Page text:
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Industry Report Claims Threats to ICS Will Present a Greater Challenge in 2022

According to a Kaspersky report, cybercriminals in 2021 compromised thousands of industrial organizations worldwide and 2022 may present even more of a challenge. For some of these organizations, the consequences of a security compromise in 2021 may not actually catch up with them until 2022, the report claims. The report points out that to counter detection, cybercriminals are adopting the strategy of frequently upgrading malware in their chosen family. They use malware at its peak effectiveness to break through the defenses of security solutions and then switch to a new build as soon as the current one becomes readily detectable. The evolution of modern malware-as-a-service platforms makes it much easier for malware operators globally to use this strategy [1]. Industry must take notice of attackers adopting initiatives to reduce the number of targets per individual attack, decrease the life cycle of malware, minimize the use of malicious infrastructure, and realize that modern advanced persistent threats are more persistent than advanced in nature. We recommend reviewing the trends and attack vectors contained in the report.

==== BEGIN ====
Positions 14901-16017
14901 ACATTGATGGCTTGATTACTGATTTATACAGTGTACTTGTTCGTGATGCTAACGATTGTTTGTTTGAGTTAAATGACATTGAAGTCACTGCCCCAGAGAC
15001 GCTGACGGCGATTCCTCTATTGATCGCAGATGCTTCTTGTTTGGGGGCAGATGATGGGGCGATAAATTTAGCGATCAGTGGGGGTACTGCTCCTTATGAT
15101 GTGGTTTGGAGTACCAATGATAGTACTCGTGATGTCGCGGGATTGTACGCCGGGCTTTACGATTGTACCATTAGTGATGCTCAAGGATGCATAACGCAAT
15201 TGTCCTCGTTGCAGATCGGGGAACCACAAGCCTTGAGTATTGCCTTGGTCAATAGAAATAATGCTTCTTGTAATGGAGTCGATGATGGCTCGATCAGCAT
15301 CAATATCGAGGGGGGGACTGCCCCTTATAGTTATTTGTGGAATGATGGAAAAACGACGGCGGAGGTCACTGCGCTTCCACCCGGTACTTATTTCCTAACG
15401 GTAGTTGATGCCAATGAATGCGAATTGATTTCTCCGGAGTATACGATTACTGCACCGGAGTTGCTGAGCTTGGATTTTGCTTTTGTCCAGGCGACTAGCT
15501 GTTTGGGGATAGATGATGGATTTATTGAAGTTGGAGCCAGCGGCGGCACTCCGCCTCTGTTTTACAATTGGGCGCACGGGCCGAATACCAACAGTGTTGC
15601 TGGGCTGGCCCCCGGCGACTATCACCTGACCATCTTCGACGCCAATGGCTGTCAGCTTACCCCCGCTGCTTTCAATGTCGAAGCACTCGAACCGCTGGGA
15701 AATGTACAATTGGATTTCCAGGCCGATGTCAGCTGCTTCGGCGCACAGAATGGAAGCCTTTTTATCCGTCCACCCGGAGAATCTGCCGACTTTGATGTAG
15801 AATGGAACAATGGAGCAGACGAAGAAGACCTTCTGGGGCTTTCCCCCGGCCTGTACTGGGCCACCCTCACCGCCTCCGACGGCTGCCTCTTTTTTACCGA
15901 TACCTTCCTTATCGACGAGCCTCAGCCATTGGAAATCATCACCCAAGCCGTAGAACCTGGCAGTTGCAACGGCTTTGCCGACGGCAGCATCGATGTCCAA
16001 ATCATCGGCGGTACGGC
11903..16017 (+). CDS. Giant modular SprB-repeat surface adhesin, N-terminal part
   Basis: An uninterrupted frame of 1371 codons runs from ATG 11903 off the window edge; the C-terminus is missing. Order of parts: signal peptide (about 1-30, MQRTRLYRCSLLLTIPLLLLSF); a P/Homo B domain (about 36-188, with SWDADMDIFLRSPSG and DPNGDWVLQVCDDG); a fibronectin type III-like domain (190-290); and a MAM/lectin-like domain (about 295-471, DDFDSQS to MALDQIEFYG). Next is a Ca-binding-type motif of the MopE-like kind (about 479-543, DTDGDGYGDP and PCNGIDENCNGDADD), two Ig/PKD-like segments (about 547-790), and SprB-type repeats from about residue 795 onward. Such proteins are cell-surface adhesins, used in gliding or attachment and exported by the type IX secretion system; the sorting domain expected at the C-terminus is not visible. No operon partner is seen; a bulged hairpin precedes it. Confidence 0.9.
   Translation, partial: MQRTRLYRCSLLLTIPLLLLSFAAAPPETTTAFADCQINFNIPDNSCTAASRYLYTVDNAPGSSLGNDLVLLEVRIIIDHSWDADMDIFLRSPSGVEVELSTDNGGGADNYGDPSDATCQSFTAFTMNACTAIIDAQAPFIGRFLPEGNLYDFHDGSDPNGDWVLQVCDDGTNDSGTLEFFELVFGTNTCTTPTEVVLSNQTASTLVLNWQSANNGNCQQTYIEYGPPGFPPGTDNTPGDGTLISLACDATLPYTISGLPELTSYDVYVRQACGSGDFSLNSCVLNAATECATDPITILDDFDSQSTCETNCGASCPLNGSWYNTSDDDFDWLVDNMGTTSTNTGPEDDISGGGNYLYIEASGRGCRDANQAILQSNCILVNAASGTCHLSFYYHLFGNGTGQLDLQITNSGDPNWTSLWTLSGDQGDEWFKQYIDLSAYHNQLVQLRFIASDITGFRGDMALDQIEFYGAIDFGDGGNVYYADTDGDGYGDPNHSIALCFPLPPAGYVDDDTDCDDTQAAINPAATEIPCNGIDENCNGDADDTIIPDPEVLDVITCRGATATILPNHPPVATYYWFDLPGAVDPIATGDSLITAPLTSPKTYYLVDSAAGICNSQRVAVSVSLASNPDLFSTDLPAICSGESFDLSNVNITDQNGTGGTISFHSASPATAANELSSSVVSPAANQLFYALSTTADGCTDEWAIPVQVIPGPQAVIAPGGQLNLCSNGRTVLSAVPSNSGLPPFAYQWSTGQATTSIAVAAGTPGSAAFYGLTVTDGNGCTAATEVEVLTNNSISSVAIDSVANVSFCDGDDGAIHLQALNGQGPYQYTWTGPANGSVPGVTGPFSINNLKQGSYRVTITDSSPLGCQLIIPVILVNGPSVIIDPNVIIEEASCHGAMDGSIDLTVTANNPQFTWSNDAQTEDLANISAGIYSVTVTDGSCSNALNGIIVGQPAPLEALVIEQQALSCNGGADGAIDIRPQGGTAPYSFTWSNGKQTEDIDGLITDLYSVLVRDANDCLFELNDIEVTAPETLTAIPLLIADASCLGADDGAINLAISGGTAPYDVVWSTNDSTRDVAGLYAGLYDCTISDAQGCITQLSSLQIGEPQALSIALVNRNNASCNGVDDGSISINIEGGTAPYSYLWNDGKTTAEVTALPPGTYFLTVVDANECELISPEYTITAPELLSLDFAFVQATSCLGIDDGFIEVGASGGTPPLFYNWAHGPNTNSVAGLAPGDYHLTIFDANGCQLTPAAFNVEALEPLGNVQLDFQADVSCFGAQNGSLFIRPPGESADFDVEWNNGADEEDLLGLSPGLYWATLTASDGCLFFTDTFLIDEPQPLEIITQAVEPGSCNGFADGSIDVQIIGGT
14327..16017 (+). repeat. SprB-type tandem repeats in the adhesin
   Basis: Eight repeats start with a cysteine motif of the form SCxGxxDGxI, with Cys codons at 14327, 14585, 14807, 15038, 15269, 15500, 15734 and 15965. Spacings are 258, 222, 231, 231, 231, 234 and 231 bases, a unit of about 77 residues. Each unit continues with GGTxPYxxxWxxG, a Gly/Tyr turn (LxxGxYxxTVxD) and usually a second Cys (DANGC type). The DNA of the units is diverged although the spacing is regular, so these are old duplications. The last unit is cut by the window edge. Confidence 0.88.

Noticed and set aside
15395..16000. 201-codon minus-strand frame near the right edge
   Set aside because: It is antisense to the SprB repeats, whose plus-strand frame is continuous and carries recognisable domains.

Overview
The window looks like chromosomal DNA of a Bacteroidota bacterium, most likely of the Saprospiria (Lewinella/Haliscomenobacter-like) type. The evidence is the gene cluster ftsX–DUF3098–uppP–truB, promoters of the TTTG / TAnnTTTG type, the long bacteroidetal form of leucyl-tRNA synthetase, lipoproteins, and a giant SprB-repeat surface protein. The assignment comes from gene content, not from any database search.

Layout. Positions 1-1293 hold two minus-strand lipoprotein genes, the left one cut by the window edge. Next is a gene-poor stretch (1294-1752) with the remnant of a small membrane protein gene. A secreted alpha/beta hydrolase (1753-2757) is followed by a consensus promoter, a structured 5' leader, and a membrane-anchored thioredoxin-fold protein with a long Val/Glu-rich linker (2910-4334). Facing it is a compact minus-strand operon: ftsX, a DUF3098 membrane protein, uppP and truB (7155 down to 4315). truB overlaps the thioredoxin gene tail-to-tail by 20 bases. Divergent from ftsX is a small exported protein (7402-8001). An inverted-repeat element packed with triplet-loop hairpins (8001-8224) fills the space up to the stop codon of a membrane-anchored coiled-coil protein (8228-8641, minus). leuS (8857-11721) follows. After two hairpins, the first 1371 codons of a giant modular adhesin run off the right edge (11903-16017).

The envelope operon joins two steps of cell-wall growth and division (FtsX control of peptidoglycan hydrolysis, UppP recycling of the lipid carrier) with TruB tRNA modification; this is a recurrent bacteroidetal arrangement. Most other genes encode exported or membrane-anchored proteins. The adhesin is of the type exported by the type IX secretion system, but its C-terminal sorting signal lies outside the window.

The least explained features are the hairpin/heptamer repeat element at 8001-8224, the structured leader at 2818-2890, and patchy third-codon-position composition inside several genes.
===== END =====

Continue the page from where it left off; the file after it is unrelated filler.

Tardigrade Malware Targets Biomanufacturing Firms

The Bioeconomy Information Sharing and Analysis Center (BIO-ISAC) released an advisory concerning an advanced persistent threat (APT) specifically targeting bioeconomy companies and the biomanufacturing sector [1]. BioBright researchers identified the malware, nicknamed Tardigrade, after a ransomware attack locked computers across a biomanufacturing facility in the spring [2]. Tardigrade is highly customizable, adapts to the environment it infects, and can act autonomously if cut off from the attacker’s command-and-control server. The malware is delivered primarily via phishing emails and infected USB drives [3]. Suspected motivations for attacks include intellectual property theft, persistence, and ransomware preparation. We recommend scanning networks for indicators of compromise identified by BIO-ISAC. In addition, companies should review their biomanufacturing network to verify proper segmentation between corporate, guest, and operational networks. Companies should also test and perform offline backups for critical biological infrastructure, including ladder logic for biomanufacturing instrumentation, SCADA and historian configurations, and the batch record system.

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